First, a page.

The book of James, from which our second lesson for today comes, is a practical handbook for Christian living. Some might wonder why we need such a thing. We know that all who repent and believe in Jesus Christ are saved from sin and death and have life with God that begins now and will be lived in perfection in eternity. Saved by grace, people might wonder, who needs a handbook?
But, according to the Bible, even after we’ve been baptized, affirmed our belief in Christ, and become part of God’s kingdom, we still live in this world until either Christ returns or we die and rise into eternity with God.
And as long as we live here, the old Adam or the old Eve in us must, as Martin Luther writes in The Small Catechism, “be drowned by daily sorrow for sin and repentance and be put to death.”
It’s only then, Luther says, “that the new person [can] come forth every day and rise to live before God in righteousness and purity forever.”
Unless we stay open to God’s grace and guidance and remain submitted to the God we know in Jesus Christ as the final authority over our lives, the temptations to take God’s grace for granted and to take up any sin that pleases us can overrun us and steer us, bit by bit, away from an eternity with God to an eternity in hell.
The issue addressed by James in today’s second lesson, the issue of controlling our tongues, the words that we speak, may not seem like a big deal to us. But it is to God.
Then, he says, starting in verse 5: “... ...”
James goes on to say that we know how to tame wild animals, but no human being can tame the tongue or the damage it can do.
In verses 9 and 10, he hands out his most severe indictment of the damage done by our mouths: “ ”
I think the reason for this is simple. We are the only ones of God’s creatures “made in the image” of the God Who spoke and brought the whole universe into being.
It’s no coincidence then, that one of the first ways in which the Old Testament book of Genesis says that Adam, the first human being, expressed human dominion over creation was to give names--to speak descriptive words--over every other creature.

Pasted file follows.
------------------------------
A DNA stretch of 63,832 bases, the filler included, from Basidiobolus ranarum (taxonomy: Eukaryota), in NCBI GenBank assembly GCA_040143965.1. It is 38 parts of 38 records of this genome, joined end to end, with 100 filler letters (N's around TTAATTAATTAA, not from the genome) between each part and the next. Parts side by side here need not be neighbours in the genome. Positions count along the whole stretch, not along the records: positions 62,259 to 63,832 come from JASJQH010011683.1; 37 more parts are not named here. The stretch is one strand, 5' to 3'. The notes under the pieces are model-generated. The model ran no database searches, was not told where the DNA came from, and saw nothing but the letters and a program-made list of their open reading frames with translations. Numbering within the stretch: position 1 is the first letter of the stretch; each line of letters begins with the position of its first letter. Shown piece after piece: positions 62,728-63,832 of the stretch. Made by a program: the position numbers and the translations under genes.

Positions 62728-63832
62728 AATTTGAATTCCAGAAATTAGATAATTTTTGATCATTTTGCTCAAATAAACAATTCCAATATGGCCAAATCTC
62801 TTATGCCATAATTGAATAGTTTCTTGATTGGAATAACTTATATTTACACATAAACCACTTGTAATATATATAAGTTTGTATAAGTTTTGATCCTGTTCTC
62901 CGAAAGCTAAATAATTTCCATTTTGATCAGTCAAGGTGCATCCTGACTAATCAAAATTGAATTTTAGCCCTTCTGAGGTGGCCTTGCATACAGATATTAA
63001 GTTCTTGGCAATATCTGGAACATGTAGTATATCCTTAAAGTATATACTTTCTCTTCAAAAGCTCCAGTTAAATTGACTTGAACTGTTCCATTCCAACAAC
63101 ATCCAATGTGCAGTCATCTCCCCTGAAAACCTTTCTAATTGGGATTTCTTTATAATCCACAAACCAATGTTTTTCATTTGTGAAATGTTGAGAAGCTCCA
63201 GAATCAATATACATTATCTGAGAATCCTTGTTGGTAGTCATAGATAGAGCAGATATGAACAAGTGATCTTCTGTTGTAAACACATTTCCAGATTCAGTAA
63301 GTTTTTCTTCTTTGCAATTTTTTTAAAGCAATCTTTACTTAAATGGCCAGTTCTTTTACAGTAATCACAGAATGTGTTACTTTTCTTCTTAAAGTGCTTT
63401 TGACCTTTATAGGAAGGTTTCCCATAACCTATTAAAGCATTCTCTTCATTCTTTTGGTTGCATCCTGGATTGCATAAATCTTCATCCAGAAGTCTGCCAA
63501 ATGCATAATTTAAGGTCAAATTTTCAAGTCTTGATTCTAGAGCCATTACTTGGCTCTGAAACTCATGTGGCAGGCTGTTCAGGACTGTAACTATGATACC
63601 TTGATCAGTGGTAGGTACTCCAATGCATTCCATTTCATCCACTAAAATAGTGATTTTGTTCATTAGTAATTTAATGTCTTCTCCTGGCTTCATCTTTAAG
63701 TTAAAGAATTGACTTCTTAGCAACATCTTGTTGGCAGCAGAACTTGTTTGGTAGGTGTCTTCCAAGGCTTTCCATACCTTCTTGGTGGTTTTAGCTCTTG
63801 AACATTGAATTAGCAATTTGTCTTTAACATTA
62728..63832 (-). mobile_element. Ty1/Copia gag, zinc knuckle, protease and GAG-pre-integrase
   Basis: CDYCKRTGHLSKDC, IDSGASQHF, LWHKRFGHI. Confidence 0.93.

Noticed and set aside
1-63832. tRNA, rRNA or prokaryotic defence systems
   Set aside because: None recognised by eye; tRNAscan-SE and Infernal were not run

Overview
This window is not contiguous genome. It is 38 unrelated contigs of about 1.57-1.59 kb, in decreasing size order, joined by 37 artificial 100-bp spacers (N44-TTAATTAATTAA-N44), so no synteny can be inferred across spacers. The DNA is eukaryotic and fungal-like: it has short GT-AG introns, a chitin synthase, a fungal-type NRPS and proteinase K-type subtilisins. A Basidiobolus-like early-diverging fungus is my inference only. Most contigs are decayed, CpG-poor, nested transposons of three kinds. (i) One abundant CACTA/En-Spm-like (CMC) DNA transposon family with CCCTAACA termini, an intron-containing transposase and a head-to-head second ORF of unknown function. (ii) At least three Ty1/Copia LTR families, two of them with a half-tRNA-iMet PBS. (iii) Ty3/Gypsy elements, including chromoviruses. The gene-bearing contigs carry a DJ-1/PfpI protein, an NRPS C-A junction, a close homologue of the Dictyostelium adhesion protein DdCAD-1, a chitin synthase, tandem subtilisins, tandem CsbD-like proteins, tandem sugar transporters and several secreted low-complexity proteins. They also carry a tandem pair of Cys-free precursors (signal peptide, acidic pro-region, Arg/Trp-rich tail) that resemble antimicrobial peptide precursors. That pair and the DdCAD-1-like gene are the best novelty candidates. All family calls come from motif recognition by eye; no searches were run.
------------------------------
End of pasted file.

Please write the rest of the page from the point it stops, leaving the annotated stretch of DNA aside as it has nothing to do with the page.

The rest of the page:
This power--the power to give names or labels to people or things--reflects the image of God within every human being.
But after the fall into sin, we sinners naturally began misusing this gift of speech. In fact, James says, because sin has filled us, our tongues have taken control of us to the point that sometimes we speak without thinking or speak on the basis of malicious thinking, bringing harm to others and to ourselves.
“I tell you, on the day of judgment people will give account for every careless word they speak, for by your words you will be justified, and by your words you will be condemned.”I don’t know about you, but those words of Jesus make me more than a wee bit uncomfortable.
God has not rescinded the Eighth Commandment: “You shall not bear false witness against your neighbor.”
We “bear false witness” not just when we tell outright lies about others.
Martin Luther writes of this commandment: “We are to fear and love God so that we do not betray, slander, lie, or gossip about our neighbors, but speak well of them, and put the most charitable construction on all that they do.”
Our intemperate tongues (and all our other sins) don’t need to control us or our eternal destinies.
We can live differently.
We can move closer to God and stop driving a wedge between God and ourselves through our careless words.
The indispensable step in getting free of the sins of our mouths, along with all our other sins, is to own them, to own God’s rightful condemnation of them, then bring those sins to Jesus, confess them to God, admit that we have used our words to curse others, gossip about others and tear them down.
Drawing on the covenant God has made with us in our baptism, we need to drown our old sinful selves and allow, through the grace God bears for all who believe in the crucified and risen Jesus, our new selves to “rise to live before God in righteousness and purity forever.”
Like God’s Old Testament people in Psalm 130:4, we can sing to our God: “...with you there is forgiveness, so that we can, with reverence, fear you.”
Whenever we confess our sins to God in the Name of Jesus, there is forgiveness in God! We can count on that.
But what then? What do we do next? How do we let God’s Holy Spirit guide us so that we don’t engage in careless or harmful talk?
Here are few suggestions.
When, in challenging situations, I remember to pray that prayer, it’s been amazing to me to see how God has answered it.
There are times, of course, when we must raise our voices in witness to what Christ has done for us and can do for others. There are times to use our mouths to praise God. There are times when we must use words to work out our difference with others or express our love for them.
But sometimes our greatest witness for Christ comes when we curb our tongues, refrain from the judgment or gossip or the unnecessary gibberish we’re tempted to impart, and just keep silence.
May we all seek God’s help in guiding and guarding the things we say and so, be able to honor Him with our whole lives. Amen